If I click Planner, the planner is the idea that you have a planner for the group where people can be given things to do. There can be different deadlines that can be set together. It’s like a little mini project management type of thing here.
You could see, “Set due date; Here’s a task; Assign a task; Add a new bucket.” This is just totally awesome. Then here you have shortcuts to everybody who’s a member of the group. You can quickly get involved with them on that level.
Then, finally, the site. As I said, every group gets a team site. I don’t know if you can see that right now, but it’s created me a site at sharepoint.com/sites/videoproduction. That’s the URL that puts that. This is a SharePoint team site, complete with document libraries. It’s got a site settings menu. I could go to the site contents. This is the new look of SharePoint.
Down here I could click “Return to classic SharePoint.” A lot of people will be more familiar with this, at least for right now. You could click “New sub site,” and you could even create a whole site hierarchy here for the team.
A ton of stuff with Office 365 Groups. Really a really, really fantastic way to collaborate. You don’t have to go into each individual service and create a mailbox, and then go to SharePoint and create a site, and then create a OneNote and a OneDrive.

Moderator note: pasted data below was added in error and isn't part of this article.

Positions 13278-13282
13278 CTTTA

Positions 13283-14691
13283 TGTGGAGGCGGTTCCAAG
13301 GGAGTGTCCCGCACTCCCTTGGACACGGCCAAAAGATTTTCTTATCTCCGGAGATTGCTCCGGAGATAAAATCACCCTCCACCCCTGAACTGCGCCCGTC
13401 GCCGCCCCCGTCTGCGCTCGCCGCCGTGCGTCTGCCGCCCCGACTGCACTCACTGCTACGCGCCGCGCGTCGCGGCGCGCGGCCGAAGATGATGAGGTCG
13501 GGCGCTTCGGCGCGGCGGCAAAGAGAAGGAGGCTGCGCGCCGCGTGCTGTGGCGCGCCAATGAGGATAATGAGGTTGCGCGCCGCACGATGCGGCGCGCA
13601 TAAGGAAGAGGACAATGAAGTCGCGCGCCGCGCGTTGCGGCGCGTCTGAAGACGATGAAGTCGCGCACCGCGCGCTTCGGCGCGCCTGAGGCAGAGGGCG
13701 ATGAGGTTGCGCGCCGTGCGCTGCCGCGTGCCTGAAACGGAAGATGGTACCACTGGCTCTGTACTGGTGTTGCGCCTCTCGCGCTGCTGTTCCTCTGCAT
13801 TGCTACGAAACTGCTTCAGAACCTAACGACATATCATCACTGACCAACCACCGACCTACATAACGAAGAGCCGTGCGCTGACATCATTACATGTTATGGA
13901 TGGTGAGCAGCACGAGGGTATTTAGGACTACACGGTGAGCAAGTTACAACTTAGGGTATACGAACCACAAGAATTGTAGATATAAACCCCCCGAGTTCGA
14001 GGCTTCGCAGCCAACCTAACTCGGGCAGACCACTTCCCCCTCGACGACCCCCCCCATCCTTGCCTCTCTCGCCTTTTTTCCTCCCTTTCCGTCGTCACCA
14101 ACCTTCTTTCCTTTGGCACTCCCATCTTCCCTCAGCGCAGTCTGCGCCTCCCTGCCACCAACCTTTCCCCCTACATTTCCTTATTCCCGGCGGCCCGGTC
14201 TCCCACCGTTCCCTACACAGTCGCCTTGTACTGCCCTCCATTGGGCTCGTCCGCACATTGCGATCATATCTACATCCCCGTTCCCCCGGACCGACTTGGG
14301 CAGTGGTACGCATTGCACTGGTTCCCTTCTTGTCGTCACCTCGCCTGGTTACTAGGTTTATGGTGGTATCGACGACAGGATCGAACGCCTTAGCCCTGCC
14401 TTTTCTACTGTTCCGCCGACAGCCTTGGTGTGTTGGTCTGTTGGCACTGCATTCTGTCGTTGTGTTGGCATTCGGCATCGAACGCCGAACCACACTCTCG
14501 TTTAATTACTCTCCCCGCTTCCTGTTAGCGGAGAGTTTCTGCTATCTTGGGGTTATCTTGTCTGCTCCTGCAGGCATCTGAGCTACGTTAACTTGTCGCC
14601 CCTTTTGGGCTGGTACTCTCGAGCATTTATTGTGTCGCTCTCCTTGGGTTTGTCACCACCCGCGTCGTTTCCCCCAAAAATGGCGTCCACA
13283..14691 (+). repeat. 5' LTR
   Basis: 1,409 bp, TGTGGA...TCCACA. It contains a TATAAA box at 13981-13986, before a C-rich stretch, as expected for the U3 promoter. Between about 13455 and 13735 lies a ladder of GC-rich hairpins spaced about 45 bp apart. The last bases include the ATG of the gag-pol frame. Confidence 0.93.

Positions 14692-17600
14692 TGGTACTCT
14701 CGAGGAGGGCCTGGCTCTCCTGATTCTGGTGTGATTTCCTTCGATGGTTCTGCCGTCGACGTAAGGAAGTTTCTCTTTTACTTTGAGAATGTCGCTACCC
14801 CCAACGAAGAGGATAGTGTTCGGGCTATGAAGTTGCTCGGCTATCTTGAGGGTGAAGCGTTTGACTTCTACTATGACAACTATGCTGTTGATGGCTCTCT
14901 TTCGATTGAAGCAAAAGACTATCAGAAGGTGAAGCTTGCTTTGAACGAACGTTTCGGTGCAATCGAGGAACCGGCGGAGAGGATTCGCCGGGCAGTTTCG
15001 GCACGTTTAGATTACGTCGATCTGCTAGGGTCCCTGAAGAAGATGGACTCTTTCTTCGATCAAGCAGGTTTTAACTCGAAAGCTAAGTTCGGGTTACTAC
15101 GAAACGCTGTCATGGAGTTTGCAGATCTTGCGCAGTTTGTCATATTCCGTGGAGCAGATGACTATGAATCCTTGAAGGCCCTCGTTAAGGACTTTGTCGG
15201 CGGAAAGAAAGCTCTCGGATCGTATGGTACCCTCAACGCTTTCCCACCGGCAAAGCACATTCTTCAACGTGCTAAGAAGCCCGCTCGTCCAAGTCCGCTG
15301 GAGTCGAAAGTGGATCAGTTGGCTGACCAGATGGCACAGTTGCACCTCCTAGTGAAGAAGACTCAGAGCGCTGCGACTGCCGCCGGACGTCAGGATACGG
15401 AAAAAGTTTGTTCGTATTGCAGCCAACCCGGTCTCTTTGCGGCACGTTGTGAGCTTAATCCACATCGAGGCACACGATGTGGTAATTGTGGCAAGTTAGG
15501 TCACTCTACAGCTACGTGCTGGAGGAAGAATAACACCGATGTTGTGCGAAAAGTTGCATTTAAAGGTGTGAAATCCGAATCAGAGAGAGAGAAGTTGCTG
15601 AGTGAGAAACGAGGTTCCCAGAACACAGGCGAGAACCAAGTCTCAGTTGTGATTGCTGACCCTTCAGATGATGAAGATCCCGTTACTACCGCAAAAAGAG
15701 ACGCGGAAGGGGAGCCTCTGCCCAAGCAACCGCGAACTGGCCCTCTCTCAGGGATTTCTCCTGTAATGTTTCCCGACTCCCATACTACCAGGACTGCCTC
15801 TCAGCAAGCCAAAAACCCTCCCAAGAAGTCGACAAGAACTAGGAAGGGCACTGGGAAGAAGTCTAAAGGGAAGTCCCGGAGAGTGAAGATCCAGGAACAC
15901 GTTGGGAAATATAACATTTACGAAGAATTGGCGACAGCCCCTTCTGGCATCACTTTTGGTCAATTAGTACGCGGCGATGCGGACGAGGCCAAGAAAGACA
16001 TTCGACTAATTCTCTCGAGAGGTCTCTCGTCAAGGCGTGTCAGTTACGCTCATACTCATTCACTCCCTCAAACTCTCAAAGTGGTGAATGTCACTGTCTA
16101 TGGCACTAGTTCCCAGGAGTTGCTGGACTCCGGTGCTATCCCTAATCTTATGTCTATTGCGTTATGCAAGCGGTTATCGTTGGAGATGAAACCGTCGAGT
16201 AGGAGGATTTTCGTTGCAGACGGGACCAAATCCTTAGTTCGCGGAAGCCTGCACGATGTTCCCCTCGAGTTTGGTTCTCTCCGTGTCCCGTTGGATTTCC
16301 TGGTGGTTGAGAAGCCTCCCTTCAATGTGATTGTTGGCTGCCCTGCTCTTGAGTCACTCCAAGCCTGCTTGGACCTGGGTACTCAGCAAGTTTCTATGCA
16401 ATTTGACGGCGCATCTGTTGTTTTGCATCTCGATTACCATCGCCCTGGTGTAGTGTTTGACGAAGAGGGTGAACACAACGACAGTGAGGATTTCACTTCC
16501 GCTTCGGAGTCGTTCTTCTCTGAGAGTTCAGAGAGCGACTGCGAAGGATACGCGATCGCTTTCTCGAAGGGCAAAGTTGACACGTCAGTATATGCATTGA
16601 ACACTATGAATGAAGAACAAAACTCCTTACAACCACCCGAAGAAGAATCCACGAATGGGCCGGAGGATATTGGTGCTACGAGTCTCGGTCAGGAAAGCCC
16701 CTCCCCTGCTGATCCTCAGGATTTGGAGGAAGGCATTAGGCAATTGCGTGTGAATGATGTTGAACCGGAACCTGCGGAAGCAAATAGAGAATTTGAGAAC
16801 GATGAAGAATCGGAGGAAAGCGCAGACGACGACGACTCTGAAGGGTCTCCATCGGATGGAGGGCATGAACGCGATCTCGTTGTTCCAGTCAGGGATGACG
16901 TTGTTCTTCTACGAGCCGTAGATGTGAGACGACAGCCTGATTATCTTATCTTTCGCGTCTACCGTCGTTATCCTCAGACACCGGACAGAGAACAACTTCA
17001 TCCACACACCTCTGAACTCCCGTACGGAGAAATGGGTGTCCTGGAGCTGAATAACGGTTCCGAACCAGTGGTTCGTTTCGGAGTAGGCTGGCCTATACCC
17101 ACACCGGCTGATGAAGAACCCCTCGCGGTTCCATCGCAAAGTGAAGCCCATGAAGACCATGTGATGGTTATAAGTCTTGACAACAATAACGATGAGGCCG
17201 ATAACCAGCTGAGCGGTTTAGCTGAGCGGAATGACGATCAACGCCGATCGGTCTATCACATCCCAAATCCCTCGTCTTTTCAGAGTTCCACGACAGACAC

You just create an Office 365 Group, add your members and your owners. It creates all of those collaborative tools for you, and associates them, and informs all the members. Everything’s put in one place. Totally awesome, Office 365 Groups are awesome.
We covered a lot of information about creating users and managing passwords in Office 365. We talked about creating that emergency global admin. We saw the default settings, which is to auto‑generate a password where they have to enter that and then set their password the first time they log in.
We saw that you can actually take control over that as an administrator and create the password for them, and then give that to them somehow where they’ll use that to log in. We saw the strategy ‑‑ that’s not a requirement ‑‑ of creating a secondary global admin, unlicensed whose only job is to be able to reset passwords for the other global administrators.
We saw this password policy and looked at some of the number of options. A lot of options. There’s other stuff that we can do. We even talked about setting passwords never to expire for certain accounts using Windows PowerShell.
We could do it globally but it’s not a good idea to set globally that passwords never expire. A lot, a lot of controls that you can do within Office 365. Of course, all of these that I’ve done here are cloud only accounts.
They’re not using directory synchronization or Active Directory Federation Services. This is 100 percent in Office 365. Tons of information available to you in the Help. Tons of information available to you in the Office 365 blogs that they provide. Some great information for you. Hopefully, that covers creating users and managing passwords in Office 365.